In times of flood and tempest, it’s a fair call to have an all-wheel drive vehicle, perhaps a Sports Utility Vehicle.
So it came to pass that through that last decent patch of rains and high tides, we were out and about in Mitsubishi’s Eclipse Cross LS with Super All Wheel Control, a coupe-styled SUV which first appeared in late 2017 to slot in between the ASX and the Outlander wagon.
It has been given a touch-up here and there since then, plus Mitsubishi’s uber-confident 10-year warranty has been added to make this a more attractive proposition among the swollen ranks of small to medium SUVs.
And while there are some who still scoff at SUVs, there are times when a higher-riding, all-wheel drive machine with practical interior makes a deal of sense – especially when highways are cut, potholes are deep and back road culverts are running.
(It has to be said, at the risk of sounding like a cowboy, that authorities are over-cautious these days when it comes to closing a wet road; then again, there are many among us who couldn’t drive a vehicle through a spilt ice-cream without getting into strife.)
Anyway, the Mitsubishi was a confident and quite comfortable machine for conditions from long freeway hauls to wet farm roads; from forever-and-a-day queues at roadworks to tip-toeing through floodways.
The Eclipse was never that sporting in its performance but always willing in ordinary road conditions and weather.
It runs a 110kW, turbocharged 1.5 litre engine, mated up to a Constantly Variable Transmission with eight “steps” which can be run through with paddle shifters on the steering column. Shifting manually can be useful for more punch in some circumstances but for most folk the Eclipse Cross is quick and smooth enough left to its own devices.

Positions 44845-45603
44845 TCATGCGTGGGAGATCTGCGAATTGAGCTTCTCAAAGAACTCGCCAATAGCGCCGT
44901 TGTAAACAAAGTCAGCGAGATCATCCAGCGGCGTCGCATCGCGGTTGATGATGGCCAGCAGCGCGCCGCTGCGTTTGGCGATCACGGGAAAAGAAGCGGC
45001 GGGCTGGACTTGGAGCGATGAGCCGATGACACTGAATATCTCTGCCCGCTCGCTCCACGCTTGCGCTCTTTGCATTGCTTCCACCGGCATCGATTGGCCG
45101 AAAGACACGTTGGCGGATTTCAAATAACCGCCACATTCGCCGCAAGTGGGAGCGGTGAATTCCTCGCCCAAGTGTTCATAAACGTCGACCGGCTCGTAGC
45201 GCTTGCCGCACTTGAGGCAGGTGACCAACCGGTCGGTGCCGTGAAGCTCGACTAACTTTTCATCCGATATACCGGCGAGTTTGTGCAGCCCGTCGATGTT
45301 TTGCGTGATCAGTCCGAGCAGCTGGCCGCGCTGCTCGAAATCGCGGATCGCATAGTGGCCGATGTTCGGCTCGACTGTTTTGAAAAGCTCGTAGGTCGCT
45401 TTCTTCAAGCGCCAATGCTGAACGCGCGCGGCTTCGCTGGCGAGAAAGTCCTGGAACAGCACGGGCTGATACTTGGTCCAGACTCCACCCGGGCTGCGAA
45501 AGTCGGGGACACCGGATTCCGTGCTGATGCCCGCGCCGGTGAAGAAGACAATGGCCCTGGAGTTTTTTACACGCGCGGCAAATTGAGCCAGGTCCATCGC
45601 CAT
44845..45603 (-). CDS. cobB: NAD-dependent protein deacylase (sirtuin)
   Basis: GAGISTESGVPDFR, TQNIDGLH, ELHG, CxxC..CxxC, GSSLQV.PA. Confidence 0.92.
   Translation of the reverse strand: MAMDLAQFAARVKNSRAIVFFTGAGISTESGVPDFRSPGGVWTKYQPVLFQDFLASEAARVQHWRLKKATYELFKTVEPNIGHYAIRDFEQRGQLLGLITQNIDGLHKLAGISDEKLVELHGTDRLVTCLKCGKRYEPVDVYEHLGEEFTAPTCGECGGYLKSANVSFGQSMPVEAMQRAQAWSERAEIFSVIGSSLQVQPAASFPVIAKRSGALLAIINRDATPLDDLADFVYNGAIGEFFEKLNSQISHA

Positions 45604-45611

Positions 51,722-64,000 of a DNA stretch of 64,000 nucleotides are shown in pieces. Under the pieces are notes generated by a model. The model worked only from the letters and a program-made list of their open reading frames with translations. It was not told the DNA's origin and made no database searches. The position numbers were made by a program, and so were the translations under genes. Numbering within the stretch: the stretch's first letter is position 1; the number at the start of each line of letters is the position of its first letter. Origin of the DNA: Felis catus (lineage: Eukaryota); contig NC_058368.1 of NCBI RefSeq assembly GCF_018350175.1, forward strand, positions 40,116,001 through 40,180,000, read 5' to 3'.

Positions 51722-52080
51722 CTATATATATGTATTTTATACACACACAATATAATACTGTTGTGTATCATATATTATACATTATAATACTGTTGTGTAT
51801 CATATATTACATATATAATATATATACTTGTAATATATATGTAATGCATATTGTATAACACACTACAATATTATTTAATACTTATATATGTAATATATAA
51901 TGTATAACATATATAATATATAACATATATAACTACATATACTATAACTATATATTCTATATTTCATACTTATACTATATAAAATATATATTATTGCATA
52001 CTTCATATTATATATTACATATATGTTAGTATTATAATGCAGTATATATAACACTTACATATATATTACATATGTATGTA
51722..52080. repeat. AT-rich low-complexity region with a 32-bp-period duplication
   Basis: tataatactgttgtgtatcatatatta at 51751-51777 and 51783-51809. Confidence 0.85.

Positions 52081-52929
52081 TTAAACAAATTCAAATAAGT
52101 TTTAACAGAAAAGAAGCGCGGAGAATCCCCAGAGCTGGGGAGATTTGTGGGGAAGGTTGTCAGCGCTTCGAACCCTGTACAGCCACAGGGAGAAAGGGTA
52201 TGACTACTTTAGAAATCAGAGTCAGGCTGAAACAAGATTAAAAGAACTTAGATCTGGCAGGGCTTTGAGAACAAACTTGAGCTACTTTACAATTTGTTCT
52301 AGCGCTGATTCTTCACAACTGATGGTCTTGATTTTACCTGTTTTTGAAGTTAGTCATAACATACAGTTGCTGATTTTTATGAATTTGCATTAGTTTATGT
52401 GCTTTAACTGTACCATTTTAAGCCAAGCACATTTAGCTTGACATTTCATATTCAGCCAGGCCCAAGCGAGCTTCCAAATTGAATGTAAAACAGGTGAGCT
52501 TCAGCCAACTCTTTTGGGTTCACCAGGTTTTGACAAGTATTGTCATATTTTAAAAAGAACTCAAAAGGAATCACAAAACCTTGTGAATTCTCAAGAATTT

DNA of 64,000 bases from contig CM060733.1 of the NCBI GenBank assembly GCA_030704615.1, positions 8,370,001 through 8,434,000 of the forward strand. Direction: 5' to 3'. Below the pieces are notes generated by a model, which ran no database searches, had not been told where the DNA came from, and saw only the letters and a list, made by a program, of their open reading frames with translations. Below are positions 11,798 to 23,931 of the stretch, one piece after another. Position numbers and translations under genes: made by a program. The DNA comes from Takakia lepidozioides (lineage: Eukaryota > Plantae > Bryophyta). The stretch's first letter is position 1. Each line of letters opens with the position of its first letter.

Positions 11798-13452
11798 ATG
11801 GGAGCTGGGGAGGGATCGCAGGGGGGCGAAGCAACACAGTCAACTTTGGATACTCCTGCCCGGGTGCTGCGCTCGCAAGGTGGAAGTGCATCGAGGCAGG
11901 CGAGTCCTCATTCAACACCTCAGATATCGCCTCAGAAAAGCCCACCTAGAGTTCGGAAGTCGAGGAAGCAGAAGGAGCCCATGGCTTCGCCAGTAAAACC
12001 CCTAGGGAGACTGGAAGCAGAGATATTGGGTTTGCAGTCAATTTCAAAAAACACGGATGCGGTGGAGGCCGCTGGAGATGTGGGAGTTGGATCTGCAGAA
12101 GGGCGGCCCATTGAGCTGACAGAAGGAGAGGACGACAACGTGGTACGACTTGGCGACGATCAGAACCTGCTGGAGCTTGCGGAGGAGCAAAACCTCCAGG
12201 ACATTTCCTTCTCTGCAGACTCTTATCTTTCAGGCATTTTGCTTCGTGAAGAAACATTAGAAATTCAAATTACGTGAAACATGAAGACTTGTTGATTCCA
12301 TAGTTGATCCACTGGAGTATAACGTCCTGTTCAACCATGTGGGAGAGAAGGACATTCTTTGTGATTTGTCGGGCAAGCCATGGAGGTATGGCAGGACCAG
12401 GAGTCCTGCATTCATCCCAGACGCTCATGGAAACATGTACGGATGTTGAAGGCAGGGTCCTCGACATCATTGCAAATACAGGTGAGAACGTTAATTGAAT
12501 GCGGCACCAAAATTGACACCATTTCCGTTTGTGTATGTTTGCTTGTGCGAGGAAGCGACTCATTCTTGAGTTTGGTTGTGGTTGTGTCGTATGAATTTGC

Likewise, the S-AWC system with different drive modes available – Normal, Snow or Gravel which change some engine and drive characteristics to suit surface conditions – works pretty well when left alone.
So, sit back and drive. It’s a pretty roomy cabin with good visibility, plus rear view camera, blind spot warning, rear cross traffic alert, and forward crash mitigation to aid driver awareness.
The interior has tidy ergonomics with good room for four adults and a decent driver’s set-up. The 8-inch touch screen for infotainment works fine, though over a long trip burger juice-stained fingers can be problematic for changing apps, radio stations or phone calls.
It’s a comfortable enough interior with plush pretences.
Steering feel is light and general handling good and benign, while the five-door suspension, with light load aboard, coped well with all road conditions and speeds.
It’s a relaxed sort of machine all round with the factory’s estimated 7.7 litres per 100 kilometres about right.
The Eclipse Cross sits on 18-inch wheels with a reasonable amount of individuality to its style. The rear hatch and profile are stylish enough; the Mitsubishi front end perhaps a little too try-hard.
Prices start at $30,490 drive away with the all-wheel drive LS version – the one you’d want when there’s a raging tempest – $36,990.